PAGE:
NSFAS must rethink 75% pass stance

Students at University of Johannesburg, Doornfontein Campus queue at NSFAS offices. Students have complained that they have not received funds for meals and accommodation from NSFAS .
Students at University of Johannesburg, Doornfontein Campus queue at NSFAS offices. Students have complained that they have not received funds for meals and accommodation from NSFAS .
Image: THULANI MBELE

It was to be expected that the proposal by the National Student Financial Aid Scheme that students it funds should pass at least 75% of their modules would set the proverbial cat among the pigeons.

NSFAS made the suggestion in a document it presented during a consultative session regarding new funding policy, which was attended by student leaders from 26 public universities on Monday. If the proposal gets approved and adopted, it would mean that students dependent on and funded by the scheme will have to pass 75% pass of their courses to continue being funded by NSFAS.

But student formations have voiced their objections to the amendment. At present a 50% pass rate in the courses registered is enough for beneficiaries to continue enjoying the privilege of funding.  

In its  presentation NSFAS said: “This requirement will become effective as of the 2023 academic year. This means that continuing students who are not first-time entering students in 2022 must achieve a 75% course pass rate for their 2022 studies in order to qualify as an eligible continuing student. Students who fail to meet this requirement will be allowed to appeal and [be] subject to the appeal criteria as specified in the policy standard.”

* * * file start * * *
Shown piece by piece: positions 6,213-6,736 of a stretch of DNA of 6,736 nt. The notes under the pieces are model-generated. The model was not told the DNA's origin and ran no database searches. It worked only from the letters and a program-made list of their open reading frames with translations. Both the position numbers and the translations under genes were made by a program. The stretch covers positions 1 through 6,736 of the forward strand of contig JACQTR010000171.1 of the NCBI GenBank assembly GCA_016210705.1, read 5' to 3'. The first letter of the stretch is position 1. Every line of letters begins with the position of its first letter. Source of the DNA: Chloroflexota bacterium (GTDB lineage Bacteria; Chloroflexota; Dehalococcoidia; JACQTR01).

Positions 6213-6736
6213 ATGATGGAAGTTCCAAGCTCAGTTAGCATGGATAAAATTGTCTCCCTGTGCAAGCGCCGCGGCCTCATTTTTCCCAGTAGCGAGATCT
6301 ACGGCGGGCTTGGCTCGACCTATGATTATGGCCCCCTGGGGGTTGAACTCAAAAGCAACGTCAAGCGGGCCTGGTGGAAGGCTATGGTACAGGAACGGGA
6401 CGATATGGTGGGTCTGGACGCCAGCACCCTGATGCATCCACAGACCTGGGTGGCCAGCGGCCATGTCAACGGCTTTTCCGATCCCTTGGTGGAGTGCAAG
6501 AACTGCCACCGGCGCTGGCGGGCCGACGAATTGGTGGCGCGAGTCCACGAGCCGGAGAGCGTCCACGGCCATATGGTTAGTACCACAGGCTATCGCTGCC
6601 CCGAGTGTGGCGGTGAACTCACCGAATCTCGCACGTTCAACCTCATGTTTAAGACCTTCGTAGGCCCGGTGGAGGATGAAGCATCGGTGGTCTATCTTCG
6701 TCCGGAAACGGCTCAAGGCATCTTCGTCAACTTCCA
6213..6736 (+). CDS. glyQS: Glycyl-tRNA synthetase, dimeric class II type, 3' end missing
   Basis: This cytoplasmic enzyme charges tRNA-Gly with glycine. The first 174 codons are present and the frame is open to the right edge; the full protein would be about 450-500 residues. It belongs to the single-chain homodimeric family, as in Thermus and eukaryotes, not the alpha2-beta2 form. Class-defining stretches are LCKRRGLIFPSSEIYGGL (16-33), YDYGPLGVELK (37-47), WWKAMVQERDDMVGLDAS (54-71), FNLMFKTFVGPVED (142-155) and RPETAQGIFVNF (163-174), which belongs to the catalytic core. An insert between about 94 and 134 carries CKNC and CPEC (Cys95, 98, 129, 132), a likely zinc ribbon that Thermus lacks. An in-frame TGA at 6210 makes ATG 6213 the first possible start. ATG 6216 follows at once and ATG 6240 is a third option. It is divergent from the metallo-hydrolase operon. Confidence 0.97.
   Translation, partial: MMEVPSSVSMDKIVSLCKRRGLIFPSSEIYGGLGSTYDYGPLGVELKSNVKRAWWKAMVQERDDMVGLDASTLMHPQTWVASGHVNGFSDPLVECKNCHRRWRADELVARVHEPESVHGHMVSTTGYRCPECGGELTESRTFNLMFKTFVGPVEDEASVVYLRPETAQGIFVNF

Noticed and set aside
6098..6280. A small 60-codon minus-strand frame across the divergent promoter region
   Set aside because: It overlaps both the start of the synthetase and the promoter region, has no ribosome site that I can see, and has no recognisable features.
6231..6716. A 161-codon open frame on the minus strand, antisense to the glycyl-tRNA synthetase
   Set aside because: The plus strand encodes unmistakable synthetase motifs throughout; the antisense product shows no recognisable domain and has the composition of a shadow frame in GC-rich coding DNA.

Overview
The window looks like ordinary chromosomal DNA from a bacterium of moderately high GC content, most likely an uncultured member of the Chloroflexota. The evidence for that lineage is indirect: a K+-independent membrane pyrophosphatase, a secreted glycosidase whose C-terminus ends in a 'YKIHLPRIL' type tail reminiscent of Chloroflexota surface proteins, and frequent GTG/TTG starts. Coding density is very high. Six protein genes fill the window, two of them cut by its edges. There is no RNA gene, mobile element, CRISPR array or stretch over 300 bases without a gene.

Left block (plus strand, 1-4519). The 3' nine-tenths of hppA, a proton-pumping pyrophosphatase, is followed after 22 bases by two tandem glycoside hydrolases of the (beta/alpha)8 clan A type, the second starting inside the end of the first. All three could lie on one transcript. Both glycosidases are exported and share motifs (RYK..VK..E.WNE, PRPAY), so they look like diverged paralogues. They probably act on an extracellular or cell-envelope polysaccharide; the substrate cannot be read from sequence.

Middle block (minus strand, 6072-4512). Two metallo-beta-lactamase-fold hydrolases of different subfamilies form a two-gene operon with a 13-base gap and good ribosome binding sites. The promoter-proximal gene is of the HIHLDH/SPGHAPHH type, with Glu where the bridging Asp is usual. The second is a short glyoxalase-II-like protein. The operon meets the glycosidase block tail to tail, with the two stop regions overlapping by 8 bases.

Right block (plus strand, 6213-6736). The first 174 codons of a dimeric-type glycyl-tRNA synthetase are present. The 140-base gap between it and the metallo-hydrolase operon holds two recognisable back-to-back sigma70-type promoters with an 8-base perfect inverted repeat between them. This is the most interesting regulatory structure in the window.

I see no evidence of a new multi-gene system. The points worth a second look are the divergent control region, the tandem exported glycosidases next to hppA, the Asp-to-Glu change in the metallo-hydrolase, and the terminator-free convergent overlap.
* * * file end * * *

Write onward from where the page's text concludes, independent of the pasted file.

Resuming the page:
However, student organisations, or at least their leaders, were having none of it. We quoted the University of KwaZulu-Natal's SRC president Malusi Zuma saying the pass rate must remain at 50% as the proposed 75% will put more pressure on students.

“This is not fair for students because according to department of higher education, 50% is the required pass rate,” he said.

On face value the proposal is something to be welcomed, if only to maintain acceptable standards and stop the waste of scarce funds that excludes other poor but deserving students for whom this kind of financial aid is the only hope of escaping the poverty trap. 

Commendable though it may be, we would hope that such a policy would be adopted only after all factors concerning the funding of students from poor backgrounds have been taken into consideration.

Was enough research carried out to establish the need for such a move and has the impact been fully considered? How much consultation has NSFAS carried out before reaching its position?  Would a gradual introduction on an ascending scale, starting first with, say, a 60-40 split, not have been a better proposition while not taking the eye off the ball of excellence?

We hope parties on both sides of the divide have an opportunity to talk and settle on a solution that is best for education and the country.

 

 

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